Lambeth Council has made an unreserved apology to hundreds of victims of sexual abuse and neglect suffered while in its care, following a damning report.

The Independent Inquiry into Child Sexual Abuse (IICSA) found a "culture of cover-up" led to more than 700 children being abused over five decades.

Lambeth Council has accepted the findings, published today, committing to implement three recommendations made by the report.

Responding to the report, Cllr Claire Holland, leader of Lambeth Council, said: “On behalf of all elected Members and staff, Lambeth Council wishes to re-state our sincere and heartfelt apology to all victims and survivors of abuse and neglect while in Lambeth’s care.

“The council was responsible for their care and protection but failed, with profound consequences. The council is deeply sorry for their experiences.

“As the IICSA Report sets out, the council of the past failed to protect many of its most vulnerable children. A disproportionate number of those children were from Black, Asian and Multi-Ethnic backgrounds.

“The extent and scale of the horrendous abuse, which took place over many decades, remains deeply shocking.

“The council failed to acknowledge concerns when they arose, often failed to believe children when they disclosed abuse and then failed to take effective action.

“That so many children and adults were not believed compounded their experiences and caused further pain and distress with lifelong impacts.

“The council takes responsibility for contributing to conditions in which adults were able to abuse with apparent impunity.”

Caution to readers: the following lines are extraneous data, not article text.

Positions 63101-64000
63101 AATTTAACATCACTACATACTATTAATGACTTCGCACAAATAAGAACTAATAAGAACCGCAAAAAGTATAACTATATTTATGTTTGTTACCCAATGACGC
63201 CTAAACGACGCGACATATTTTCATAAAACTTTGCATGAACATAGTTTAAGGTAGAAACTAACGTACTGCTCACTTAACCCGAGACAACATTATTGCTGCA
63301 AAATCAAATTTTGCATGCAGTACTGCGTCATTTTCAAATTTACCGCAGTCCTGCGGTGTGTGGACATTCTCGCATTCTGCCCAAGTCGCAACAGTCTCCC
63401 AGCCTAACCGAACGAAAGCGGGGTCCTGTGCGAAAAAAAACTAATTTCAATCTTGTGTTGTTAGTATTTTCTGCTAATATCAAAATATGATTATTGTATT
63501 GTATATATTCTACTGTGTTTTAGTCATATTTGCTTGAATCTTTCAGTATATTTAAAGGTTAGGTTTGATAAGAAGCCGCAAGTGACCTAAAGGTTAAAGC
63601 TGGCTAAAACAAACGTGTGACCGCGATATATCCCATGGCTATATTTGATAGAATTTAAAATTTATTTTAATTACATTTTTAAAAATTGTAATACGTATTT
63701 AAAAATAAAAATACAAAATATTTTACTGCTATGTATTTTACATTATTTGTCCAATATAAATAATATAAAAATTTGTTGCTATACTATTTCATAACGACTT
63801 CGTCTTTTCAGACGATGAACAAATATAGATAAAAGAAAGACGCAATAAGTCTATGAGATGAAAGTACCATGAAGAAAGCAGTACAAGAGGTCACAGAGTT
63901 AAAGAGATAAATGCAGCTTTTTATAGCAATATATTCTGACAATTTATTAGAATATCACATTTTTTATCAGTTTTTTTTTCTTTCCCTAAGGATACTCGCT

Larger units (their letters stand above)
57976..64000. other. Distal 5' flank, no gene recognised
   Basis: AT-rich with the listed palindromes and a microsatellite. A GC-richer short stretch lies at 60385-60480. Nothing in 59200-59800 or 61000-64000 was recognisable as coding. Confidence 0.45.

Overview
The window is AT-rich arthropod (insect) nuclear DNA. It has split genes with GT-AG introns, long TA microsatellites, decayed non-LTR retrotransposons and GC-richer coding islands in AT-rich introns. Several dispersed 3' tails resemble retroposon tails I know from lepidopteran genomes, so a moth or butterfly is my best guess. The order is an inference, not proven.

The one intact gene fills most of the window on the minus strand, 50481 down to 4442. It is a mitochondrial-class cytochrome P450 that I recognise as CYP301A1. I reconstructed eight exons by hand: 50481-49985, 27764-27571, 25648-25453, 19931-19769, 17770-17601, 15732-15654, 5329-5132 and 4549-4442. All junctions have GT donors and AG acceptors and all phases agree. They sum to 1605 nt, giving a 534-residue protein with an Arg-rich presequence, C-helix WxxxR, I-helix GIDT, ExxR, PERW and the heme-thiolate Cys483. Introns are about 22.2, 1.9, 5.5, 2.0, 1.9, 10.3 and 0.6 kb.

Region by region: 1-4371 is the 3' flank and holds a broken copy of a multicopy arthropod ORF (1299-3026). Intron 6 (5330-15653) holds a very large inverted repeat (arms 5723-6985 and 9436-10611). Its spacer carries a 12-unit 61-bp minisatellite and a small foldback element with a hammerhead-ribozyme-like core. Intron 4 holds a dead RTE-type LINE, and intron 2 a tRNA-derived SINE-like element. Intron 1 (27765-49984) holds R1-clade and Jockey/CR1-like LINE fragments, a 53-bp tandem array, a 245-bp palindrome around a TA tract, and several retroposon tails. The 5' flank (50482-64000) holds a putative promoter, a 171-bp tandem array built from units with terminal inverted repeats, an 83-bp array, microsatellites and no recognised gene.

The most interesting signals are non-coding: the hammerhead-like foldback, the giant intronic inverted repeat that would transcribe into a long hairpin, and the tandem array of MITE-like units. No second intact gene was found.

The report found that abusers were able to to infiltrate homes and the foster system.

The inquiry examined five homes - Angell Road, South Vale Assessment Centre, the Shirley Oaks complex, Ivy House and Monkton Street - dating back to the 1960s.

It heard evidence of children being raped, indecently assaulted and sexually abused, but said that of the 705 complaints made by former residents, only one member of senior staff was ever disciplined.

It estimated the number of those abused was likely much higher, and recommended the Metropolitan Police should consider whether there are grounds for a criminal investigation into one boy who died in a care home in 1977 having previously complained of being abused by a senior member of staff.

The report acknowledged there were “much‑improved systems in Lambeth”, but said there was still evidence of a more recent case, from 2016, in which an allegation of rape did not result in a strategy meeting taking place to consider the claim.

The report made a number of recommendations, including that the council publish an action plan to deal with the issues raised in the report, and for a review of recruitment and vetting checks of current foster carers and children’s home staff.

It also said Scotland Yard should consider whether there were grounds for criminal investigations into the council’s actions when providing information to the coroner about the circumstances of a child’s death – known during the inquiry as LA-A2 – who died in the bathroom at Shirley Oaks in 1977 having previously alleged his house father, Donald Hosegood, abused him.